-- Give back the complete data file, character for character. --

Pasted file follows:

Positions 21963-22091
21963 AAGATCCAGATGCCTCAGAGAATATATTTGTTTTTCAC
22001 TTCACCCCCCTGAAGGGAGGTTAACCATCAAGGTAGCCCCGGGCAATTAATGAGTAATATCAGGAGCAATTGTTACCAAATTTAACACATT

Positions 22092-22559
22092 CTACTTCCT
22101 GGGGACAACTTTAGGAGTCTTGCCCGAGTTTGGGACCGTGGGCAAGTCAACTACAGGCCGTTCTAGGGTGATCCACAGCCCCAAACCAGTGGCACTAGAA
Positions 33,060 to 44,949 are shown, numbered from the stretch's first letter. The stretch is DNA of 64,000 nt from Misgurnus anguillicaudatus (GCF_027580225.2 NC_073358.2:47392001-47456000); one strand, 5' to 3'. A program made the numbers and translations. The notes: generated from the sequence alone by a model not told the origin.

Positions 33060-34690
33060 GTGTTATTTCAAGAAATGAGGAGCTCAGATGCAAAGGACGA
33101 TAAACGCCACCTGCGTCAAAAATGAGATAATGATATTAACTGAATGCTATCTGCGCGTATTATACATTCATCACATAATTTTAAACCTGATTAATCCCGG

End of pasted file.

Positions 21963-22091
21963 AAGATCCAGATGCCTCAGAGAATATATTTGTTTTTCAC
22001 TTCACCCCCCTGAAGGGAGGTTAACCATCAAGGTAGCCCCGGGCAATTAATGAGTAATATCAGGAGCAATTGTTACCAAATTTAACACATT

Positions 22092-22559
22092 CTACTTCCT
22101 GGGGACAACTTTAGGAGTCTTGCCCGAGTTTGGGACCGTGGGCAAGTCAACTACAGGCCGTTCTAGGGTGATCCACAGCCCCAAACCAGTGGCACTAGAA
Positions 33,060 to 44,949 are shown, numbered from the stretch's first letter. The stretch is DNA of 64,000 nt from Misgurnus anguillicaudatus (GCF_027580225.2 NC_073358.2:47392001-47456000); one strand, 5' to 3'. A program made the numbers and translations. The notes: generated from the sequence alone by a model not told the origin.

Positions 33060-34690
33060 GTGTTATTTCAAGAAATGAGGAGCTCAGATGCAAAGGACGA
33101 TAAACGCCACCTGCGTCAAAAATGAGATAATGATATTAACTGAATGCTATCTGCGCGTATTATACATTCATCACATAATTTTAAACCTGATTAATCCCGG